header logo image header logo text
Downloads Login
Research
General Information
ZIRC
ZFIN ID: ZDB-PUB-080826-16
Loss of PINK1 function affects development and results in neurodegeneration in zebrafish
Anichtchik, O., Diekmann, H., Fleming, A., Roach, A., Goldsmith, P., and Rubinsztein, D.C.
Date: 2008
Source: The Journal of neuroscience : the official journal of the Society for Neuroscience   28(33): 8199-8207 (Journal)
Registered Authors: Anichtchik, Oleg, Diekmann, Heike, Fleming, Angeleen
Keywords: Parkinson's disease, zebrafish, neurodegeneration, mitochondria, ROS, PINK1
MeSH Terms:
  • Animals
  • Axons/enzymology
  • Axons/pathology
  • Cell Death/genetics
  • Gene Expression Regulation, Developmental/genetics
  • Humans
  • Nerve Degeneration/embryology
  • Nerve Degeneration/enzymology*
  • Nerve Degeneration/genetics*
  • Nerve Degeneration/pathology
  • Neurons/enzymology
  • Neurons/pathology
  • Phenotype
  • Protein Kinases/deficiency*
  • Protein Kinases/genetics*
  • Protein Kinases/physiology
  • Zebrafish
  • Zebrafish Proteins/deficiency*
  • Zebrafish Proteins/genetics*
  • Zebrafish Proteins/physiology
PubMed: 18701682 Full text @ J. Neurosci.
FIGURES
ABSTRACT
Parkinson's disease (PD) is the second most prevalent neurodegenerative disorder in the Western world. PTEN (phosphatase/tensin homolog on chromosome 10)-induced putative kinase 1 (PINK1), a putative kinase that is mutated in autosomal recessive forms of PD, is also implicated in sporadic cases of the disease. Although the mutations appear to result in a loss of function, the roles of this protein and the pathways involved in PINK1 PD are poorly understood. Here, we generated a vertebrate model of PINK1 insufficiency using morpholino oligonucleotide knockdown in zebrafish (Danio rerio). PINK1 knockdown results in a severe developmental phenotype that is rescued by wild-type human PINK1 mRNA. Morphants display a moderate decrease in the numbers of central dopaminergic neurons and alterations of mitochondrial function, including increases in caspase-3 activity and reactive oxygen species (ROS) levels. When the morphants were exposed to several drugs with antioxidant properties, ROS levels were normalized and the associated phenotype improved. In addition, GSK3beta-related mechanisms can account for some of the effects of PINK1 knockdown, as morphant fish show elevated GSK3beta activity and their phenotype is partially abrogated by GSK3beta inhibitors, such as LiCl and SB216763 [3-(2,4-dichlorophenyl)-4-(1-methyl-1H-indol-3-yl)1H-pyrrole-2,5-dione]. This provides new insights into the biology of PINK1 and a possible therapeutic avenue for further investigation.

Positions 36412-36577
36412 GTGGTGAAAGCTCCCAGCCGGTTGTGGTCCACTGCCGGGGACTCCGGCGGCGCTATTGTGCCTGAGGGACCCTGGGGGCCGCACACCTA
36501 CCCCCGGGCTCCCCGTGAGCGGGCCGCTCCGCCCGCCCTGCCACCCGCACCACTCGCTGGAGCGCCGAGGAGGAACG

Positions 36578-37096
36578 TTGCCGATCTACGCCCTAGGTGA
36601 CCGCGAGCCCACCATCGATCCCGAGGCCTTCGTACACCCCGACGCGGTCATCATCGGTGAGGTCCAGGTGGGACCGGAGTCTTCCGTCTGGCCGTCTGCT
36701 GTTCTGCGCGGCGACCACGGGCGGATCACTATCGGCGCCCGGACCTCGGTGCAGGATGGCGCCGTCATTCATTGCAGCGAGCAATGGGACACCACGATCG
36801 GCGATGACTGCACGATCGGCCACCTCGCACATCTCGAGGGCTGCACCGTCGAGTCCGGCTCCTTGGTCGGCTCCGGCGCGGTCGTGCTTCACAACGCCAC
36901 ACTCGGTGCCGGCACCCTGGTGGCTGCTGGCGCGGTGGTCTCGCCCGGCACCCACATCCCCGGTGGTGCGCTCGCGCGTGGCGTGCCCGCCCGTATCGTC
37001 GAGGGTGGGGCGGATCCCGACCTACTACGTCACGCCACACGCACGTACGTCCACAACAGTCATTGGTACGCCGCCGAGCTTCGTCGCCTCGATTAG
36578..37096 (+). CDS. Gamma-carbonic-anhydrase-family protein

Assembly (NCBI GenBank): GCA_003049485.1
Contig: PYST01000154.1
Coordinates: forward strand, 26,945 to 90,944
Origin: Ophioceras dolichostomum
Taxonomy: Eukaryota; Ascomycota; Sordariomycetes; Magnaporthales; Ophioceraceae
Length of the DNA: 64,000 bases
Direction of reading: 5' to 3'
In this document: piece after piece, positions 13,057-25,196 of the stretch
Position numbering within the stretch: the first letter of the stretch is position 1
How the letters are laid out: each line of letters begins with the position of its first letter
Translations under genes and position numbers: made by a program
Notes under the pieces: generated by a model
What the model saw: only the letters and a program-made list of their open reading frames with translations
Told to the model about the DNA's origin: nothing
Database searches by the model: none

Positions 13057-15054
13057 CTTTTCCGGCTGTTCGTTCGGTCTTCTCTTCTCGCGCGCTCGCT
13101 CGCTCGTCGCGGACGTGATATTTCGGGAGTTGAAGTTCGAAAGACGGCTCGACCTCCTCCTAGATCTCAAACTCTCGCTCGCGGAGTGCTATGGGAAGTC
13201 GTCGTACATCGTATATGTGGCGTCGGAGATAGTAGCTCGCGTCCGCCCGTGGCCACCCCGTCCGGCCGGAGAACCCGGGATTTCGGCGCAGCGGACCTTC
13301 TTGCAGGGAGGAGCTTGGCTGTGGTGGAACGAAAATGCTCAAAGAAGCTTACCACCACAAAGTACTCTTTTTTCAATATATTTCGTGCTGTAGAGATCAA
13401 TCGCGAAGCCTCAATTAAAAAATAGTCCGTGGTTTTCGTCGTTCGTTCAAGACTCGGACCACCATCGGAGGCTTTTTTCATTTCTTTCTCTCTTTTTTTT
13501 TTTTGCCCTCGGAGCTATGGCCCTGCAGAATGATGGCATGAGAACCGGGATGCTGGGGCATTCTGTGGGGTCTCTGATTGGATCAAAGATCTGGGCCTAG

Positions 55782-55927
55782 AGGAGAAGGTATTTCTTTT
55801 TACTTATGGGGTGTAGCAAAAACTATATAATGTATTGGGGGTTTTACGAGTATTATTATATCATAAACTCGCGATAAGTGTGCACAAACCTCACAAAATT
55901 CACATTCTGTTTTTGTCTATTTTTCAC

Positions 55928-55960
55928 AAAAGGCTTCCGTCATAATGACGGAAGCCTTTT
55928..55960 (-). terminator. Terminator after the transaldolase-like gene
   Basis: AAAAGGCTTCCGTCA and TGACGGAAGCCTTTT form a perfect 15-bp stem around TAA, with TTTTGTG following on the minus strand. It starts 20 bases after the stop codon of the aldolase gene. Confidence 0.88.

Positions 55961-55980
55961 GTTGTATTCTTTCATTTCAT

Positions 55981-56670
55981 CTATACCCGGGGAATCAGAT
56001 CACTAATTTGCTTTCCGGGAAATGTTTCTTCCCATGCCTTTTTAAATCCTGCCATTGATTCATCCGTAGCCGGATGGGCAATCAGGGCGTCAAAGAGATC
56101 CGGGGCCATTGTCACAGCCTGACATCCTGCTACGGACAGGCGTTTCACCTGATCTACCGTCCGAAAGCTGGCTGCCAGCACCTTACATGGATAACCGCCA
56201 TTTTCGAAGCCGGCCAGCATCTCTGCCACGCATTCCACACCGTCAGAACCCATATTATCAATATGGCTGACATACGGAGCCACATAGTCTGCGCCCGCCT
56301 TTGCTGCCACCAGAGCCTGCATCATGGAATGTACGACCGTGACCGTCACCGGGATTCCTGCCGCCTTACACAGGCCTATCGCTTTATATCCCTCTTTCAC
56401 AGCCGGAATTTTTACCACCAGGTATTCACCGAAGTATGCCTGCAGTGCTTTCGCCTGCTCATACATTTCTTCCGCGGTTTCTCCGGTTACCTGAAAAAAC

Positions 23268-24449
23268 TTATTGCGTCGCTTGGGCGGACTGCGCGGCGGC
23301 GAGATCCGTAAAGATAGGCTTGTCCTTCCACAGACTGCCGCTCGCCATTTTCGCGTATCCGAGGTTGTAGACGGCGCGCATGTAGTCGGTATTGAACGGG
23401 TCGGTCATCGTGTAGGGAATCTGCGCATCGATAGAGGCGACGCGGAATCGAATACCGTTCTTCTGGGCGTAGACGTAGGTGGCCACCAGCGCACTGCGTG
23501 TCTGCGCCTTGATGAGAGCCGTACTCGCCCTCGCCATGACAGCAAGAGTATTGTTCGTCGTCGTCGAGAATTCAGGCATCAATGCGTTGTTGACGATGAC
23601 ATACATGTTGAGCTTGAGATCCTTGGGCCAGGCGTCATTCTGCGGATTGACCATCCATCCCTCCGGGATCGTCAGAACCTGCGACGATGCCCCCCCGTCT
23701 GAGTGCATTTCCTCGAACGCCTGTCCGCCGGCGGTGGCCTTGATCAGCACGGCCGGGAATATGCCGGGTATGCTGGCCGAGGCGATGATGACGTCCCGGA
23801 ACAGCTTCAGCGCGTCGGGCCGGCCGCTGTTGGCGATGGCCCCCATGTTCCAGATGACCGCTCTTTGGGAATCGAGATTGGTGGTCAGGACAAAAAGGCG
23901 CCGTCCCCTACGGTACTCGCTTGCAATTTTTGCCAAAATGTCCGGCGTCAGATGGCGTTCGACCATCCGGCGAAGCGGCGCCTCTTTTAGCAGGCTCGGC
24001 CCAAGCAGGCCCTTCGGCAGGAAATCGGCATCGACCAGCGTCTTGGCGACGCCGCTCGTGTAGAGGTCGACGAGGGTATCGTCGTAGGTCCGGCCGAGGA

ADDITIONAL INFORMATION